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Old 12-24-2010, 12:58 AM   #21 (permalink)
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I think both Frank AND some of the others are right.

If an ICE is "specked" to provide acceleration hp as well as cruise hp, cruise mode will, by design be quite restrictive and lower bsfc.

Also, HP for HP The hybrids available are weighted more toward the ICE side of the equation, going back to the needing to be "specked" for the ICE to both accelerate and provide cruise power.

Theres one thing I'm sure of, Electric motors shine at providing low end torque and suck at providing torque at the top of their curves.

The tweak Im kind of excited about is in the way that someone suggested I set mine up, avoiding a LOT of inneficiencies:

Use 2 drive sprockets on the electric motor, one leading to the wheel, one leading to a centrifigual clutch on the diesel.

for low speed (45 and under) its an electric car.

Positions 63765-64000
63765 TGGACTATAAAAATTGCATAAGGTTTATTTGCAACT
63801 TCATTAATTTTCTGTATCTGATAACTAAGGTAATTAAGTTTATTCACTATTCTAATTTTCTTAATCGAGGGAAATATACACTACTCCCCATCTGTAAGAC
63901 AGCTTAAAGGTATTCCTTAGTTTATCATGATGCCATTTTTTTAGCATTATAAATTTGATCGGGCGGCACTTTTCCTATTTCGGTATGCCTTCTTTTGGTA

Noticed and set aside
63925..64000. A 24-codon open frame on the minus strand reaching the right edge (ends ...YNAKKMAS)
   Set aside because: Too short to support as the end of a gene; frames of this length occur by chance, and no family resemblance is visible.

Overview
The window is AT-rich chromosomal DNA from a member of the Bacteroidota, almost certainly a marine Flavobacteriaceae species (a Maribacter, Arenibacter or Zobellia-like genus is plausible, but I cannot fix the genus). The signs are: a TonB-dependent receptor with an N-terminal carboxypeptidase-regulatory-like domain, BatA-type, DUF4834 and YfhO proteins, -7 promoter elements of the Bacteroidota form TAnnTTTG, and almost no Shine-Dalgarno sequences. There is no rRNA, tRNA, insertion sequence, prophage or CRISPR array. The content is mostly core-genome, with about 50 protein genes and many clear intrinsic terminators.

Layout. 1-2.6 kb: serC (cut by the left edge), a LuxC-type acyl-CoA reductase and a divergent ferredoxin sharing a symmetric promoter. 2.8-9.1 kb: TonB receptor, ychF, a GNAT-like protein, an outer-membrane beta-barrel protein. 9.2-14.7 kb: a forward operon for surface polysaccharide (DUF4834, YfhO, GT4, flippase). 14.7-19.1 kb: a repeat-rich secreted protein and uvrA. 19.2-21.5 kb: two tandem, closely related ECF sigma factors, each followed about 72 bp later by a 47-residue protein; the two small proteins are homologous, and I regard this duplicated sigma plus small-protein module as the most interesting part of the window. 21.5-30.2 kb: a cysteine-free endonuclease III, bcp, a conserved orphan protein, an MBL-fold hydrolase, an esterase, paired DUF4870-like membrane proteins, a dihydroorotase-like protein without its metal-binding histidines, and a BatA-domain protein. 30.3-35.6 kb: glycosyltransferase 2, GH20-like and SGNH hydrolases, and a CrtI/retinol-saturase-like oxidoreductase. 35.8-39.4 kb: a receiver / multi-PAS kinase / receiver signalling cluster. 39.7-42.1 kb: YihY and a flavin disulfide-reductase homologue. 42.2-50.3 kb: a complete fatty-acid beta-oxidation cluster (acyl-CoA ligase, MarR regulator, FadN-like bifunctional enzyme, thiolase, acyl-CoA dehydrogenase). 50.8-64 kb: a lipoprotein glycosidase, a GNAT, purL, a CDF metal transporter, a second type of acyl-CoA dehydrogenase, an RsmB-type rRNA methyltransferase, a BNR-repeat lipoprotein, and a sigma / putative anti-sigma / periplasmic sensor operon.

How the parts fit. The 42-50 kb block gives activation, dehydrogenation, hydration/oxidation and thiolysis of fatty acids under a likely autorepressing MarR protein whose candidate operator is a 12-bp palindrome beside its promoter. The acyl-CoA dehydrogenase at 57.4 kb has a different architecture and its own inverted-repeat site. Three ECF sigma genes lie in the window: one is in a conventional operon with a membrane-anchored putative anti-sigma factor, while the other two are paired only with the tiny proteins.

above 45, the deisel comes on and stays on at WOT. Actually about 80% of full output, its best bsfc sweet spot.

Here is the fun part, because the diesel is specked at 125% of the highway requirement, when the car is being "pushed' by the diesel which is running at a constant speed and output, one can modulate regen on the controller to controll speed.

so rough numbers:

50mph flat ground hp requirement to move car 4hp , about 5hp goes into pack via regen.

70mph flat ground hp requirement to move car 5.5 hp about 3.5 hp goes into pack via regen,

60 going up a steep hill requirement to move car 9hp. All engine power (and all electric power for that matter) goes to moving car, no regen.

Naturally, one could use electric power to cruise on highway as well and I know I would till the batteries were sufficiently discharged, say a nice battery preserving 70% soc.